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Monday, January 5, 2015

My First Year in Emergency Management

Communication plans and emergency supplies kits and preparedness awareness, oh my. My first year in emergency management has literally blown by amid drills, exercises, articles, and trainings. I thought it would be nice to take a look back at my time at the Department of Emergency and Military Affairs (DEMA) in 2014.

State Emergency Operations Center
Photo by: DEMA PIO
In my first days as a Public Information Officer (PIO) for the department, I met some amazing people who have dedicated decades to emergency management. One of them, Chuck McHugh, just retired after spending 20 years in the Operations Section. And this was his second career.

In my first week, I toured the State Emergency Operations Center, attended a meeting with all the county emergency managers, and jumped right into the job as it was Flood Awareness Week and press releases needed to be sent out, social media had to be posted, and a blog was waiting to be written.

I got my first taste of wildfires with DEMA’s annual wildland fire briefing, which included Governor Brewer and representatives from the Arizona State Forestry Division, and other fire agency personnel talking to the media about the upcoming wildfire season.

Brown Fire, April 2014
 Photo by: USFS
The Brown Fire on the Coronado National Forest was the first wildfire of the season. I learned about the amazing teamwork and open communication between different agencies as PIOs from state, county, fire, American Red Cross, and more all participated in daily conference calls to provide updates, discuss any concerns, determine what information needed to be shared, and who was going to do what task.

Fire season was also the time I really got a taste of how the Arizona Emergency Information Network (AzEIN), our public information website, works. When a partner agency sends a release, one of DEMA’s PIOs posts it within an hour of receipt, no matter the day or time. Some days, when multiple fires were burning, we would post up to 20 bulletins, some late into the night. (Bonus: I remember watching the news one night and the reporter had AzEIN open on the computer screen behind her – yippee!)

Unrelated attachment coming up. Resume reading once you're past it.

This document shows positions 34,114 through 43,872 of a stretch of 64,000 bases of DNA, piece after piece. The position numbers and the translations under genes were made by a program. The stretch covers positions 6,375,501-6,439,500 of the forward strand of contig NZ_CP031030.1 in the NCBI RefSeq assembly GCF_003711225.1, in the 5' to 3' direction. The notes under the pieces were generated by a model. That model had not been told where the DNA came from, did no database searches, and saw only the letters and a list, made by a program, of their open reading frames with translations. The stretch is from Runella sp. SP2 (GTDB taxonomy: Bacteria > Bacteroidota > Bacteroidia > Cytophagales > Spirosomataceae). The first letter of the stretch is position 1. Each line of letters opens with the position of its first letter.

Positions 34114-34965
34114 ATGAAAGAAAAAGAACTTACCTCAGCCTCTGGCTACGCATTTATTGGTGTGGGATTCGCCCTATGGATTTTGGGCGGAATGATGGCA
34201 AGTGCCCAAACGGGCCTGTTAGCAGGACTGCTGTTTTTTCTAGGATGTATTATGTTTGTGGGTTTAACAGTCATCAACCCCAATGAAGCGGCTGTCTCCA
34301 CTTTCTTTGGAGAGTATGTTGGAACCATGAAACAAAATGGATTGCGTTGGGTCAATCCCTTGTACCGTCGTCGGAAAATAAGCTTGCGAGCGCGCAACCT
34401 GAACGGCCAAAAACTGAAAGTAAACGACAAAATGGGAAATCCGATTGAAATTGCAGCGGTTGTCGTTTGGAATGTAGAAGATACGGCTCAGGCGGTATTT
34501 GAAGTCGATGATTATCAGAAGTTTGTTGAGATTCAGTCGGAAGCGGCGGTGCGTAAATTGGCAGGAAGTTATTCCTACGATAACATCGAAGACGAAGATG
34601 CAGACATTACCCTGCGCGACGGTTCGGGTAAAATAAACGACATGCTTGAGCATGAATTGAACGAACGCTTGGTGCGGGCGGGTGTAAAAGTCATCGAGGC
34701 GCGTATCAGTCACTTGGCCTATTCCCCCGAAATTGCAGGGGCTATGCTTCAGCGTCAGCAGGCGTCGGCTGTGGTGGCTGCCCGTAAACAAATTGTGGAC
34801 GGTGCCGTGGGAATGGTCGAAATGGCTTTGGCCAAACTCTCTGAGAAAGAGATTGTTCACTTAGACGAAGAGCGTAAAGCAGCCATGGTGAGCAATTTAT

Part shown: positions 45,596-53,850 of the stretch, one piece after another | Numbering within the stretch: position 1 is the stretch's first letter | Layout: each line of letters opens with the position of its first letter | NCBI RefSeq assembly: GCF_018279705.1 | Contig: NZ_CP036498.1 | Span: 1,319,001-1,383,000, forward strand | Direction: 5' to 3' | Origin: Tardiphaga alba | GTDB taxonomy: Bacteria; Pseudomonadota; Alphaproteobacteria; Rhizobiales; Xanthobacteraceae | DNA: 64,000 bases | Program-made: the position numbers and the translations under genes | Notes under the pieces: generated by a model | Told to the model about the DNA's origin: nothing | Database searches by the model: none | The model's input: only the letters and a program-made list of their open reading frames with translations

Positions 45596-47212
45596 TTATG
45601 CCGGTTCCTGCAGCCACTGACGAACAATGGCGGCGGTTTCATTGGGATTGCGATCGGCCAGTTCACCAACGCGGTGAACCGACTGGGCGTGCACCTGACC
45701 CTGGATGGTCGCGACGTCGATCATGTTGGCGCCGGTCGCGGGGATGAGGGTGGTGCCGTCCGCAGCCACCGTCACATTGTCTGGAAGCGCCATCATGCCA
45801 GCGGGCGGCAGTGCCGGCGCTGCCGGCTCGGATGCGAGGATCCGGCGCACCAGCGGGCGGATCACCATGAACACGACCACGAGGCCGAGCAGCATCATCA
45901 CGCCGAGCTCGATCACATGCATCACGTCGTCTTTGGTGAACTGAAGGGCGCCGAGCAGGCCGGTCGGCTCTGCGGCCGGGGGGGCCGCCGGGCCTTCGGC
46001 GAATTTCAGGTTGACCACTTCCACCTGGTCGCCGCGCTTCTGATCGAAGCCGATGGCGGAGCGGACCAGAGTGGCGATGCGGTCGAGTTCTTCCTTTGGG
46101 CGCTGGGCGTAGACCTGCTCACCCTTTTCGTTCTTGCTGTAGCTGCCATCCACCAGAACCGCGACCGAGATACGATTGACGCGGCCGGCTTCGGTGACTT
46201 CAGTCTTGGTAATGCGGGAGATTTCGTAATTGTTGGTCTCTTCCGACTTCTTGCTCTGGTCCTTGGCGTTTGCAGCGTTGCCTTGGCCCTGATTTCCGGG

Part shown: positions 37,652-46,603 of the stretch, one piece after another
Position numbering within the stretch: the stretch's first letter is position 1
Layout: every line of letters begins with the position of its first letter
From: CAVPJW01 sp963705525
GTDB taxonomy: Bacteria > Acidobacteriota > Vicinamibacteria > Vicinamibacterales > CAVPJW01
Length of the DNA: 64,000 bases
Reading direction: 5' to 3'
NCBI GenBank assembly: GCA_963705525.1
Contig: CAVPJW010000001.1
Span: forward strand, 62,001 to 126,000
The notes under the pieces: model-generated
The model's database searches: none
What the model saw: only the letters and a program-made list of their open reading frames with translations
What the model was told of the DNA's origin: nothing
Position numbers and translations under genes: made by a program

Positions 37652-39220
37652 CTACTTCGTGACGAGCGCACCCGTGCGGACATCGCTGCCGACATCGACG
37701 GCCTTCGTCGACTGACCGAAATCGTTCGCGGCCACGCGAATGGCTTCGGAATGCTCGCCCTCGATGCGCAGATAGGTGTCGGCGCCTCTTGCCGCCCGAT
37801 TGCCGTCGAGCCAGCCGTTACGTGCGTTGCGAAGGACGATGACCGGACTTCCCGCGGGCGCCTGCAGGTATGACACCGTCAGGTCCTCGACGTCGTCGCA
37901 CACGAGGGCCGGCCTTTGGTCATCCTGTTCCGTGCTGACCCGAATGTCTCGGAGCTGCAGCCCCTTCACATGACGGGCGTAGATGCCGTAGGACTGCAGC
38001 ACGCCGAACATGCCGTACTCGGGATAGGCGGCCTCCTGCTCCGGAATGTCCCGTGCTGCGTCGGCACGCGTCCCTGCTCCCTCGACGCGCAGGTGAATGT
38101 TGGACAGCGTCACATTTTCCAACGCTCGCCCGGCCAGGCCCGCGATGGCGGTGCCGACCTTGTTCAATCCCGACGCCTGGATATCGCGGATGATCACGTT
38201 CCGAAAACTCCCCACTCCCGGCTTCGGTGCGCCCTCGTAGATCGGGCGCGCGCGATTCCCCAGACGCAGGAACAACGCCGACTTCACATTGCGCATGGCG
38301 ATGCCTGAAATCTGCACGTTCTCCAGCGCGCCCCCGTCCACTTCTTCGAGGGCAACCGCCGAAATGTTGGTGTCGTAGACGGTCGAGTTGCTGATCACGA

Damage from Aug. 2014 flood in New River, AZ
Photo by: DEMA PIO
Monsoon 2014 opened my eyes to the disaster declaration and preliminary damage assessment (PDA) processes, the workings of the Governor’s Emergency Fund, and how the Federal Emergency Management Agency (FEMA) handles events after a presidential declaration. Going out on a PDA with the recovery team and the U.S. Small Business Administration taught me how the system works. I not only saw the devastation caused by the August and September flooding, but I witnessed the amazing resiliency and camaraderie of the people that were affected by the storms. Most of them seemed to be concerned about their neighbors, and that field teams talk to everyone.

In the fall, I learned more than I ever thought possible about Ebola. I was proud to see how state and county agencies, along with private sector partners joined together to start planning what to do if an infectious disease like Ebola arrived in Arizona. Once more, teamwork, communication, and determination to cover all the bases was evident as everyone focused on working together.

Palo Verde at Night
Photo by: APS, Paul Escan
I've been a part of a few exercises and drills already, which I always enjoy. I’ve learned about the Palo Verde Nuclear Generating Station (PVNGS) as I have drilled with their teams in the Joint Information Center a handful of times this year.

And who can forget about preparedness? One of our main goals in the DEMA Public Information Office is to share preparedness information. We provide preparedness tips all year long in the form of social media, articles, blogs, events, releases, etc. Working on becoming prepared for an emergency or disaster really can help when something does happen.

Here it is again, once more. Write and rehearse a family communications plan so your family knows who to call, and where to meet during an event. Create a 72-hour emergency supplies kit – you should be able to survive three days on your own. Inquire about the hazards in your community or when you travel. And inspire others to be prepared by setting a good preparedness example.   

I’m looking forward to seeing what 2015 has to offer me. How about you?

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